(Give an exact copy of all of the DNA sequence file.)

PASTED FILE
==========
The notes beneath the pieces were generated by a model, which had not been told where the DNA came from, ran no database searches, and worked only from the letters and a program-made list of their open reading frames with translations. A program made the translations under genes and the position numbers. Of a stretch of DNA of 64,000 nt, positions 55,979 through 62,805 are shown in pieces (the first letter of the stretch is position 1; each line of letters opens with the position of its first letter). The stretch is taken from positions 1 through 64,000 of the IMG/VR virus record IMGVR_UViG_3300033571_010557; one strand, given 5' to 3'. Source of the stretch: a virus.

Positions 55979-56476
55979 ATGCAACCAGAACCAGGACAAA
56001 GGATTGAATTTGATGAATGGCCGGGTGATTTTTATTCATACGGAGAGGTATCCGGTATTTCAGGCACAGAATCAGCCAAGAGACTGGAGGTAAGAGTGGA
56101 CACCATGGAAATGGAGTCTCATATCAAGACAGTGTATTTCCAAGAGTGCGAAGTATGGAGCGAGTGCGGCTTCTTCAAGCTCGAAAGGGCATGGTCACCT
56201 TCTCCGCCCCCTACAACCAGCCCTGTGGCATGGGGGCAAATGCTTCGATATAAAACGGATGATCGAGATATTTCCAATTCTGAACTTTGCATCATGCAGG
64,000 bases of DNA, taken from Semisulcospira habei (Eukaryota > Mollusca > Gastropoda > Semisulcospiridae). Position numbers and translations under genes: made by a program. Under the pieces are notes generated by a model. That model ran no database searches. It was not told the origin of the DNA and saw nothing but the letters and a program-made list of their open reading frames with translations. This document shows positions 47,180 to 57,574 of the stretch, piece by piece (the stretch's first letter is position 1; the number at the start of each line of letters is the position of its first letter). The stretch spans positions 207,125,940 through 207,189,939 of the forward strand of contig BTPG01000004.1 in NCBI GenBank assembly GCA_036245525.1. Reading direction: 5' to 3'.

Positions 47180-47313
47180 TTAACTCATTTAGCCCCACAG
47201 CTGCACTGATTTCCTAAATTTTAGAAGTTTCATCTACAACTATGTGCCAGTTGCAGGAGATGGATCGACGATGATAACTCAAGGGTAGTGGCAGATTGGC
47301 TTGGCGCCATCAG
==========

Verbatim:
The notes beneath the pieces were generated by a model, which had not been told where the DNA came from, ran no database searches, and worked only from the letters and a program-made list of their open reading frames with translations. A program made the translations under genes and the position numbers. Of a stretch of DNA of 64,000 nt, positions 55,979 through 62,805 are shown in pieces (the first letter of the stretch is position 1; each line of letters opens with the position of its first letter). The stretch is taken from positions 1 through 64,000 of the IMG/VR virus record IMGVR_UViG_3300033571_010557; one strand, given 5' to 3'. Source of the stretch: a virus.

Positions 55979-56476
55979 ATGCAACCAGAACCAGGACAAA
56001 GGATTGAATTTGATGAATGGCCGGGTGATTTTTATTCATACGGAGAGGTATCCGGTATTTCAGGCACAGAATCAGCCAAGAGACTGGAGGTAAGAGTGGA
56101 CACCATGGAAATGGAGTCTCATATCAAGACAGTGTATTTCCAAGAGTGCGAAGTATGGAGCGAGTGCGGCTTCTTCAAGCTCGAAAGGGCATGGTCACCT
56201 TCTCCGCCCCCTACAACCAGCCCTGTGGCATGGGGGCAAATGCTTCGATATAAAACGGATGATCGAGATATTTCCAATTCTGAACTTTGCATCATGCAGG
64,000 bases of DNA, taken from Semisulcospira habei (Eukaryota > Mollusca > Gastropoda > Semisulcospiridae). Position numbers and translations under genes: made by a program. Under the pieces are notes generated by a model. That model ran no database searches. It was not told the origin of the DNA and saw nothing but the letters and a program-made list of their open reading frames with translations. This document shows positions 47,180 to 57,574 of the stretch, piece by piece (the stretch's first letter is position 1; the number at the start of each line of letters is the position of its first letter). The stretch spans positions 207,125,940 through 207,189,939 of the forward strand of contig BTPG01000004.1 in NCBI GenBank assembly GCA_036245525.1. Reading direction: 5' to 3'.

Positions 47180-47313
47180 TTAACTCATTTAGCCCCACAG
47201 CTGCACTGATTTCCTAAATTTTAGAAGTTTCATCTACAACTATGTGCCAGTTGCAGGAGATGGATCGACGATGATAACTCAAGGGTAGTGGCAGATTGGC
47301 TTGGCGCCATCAG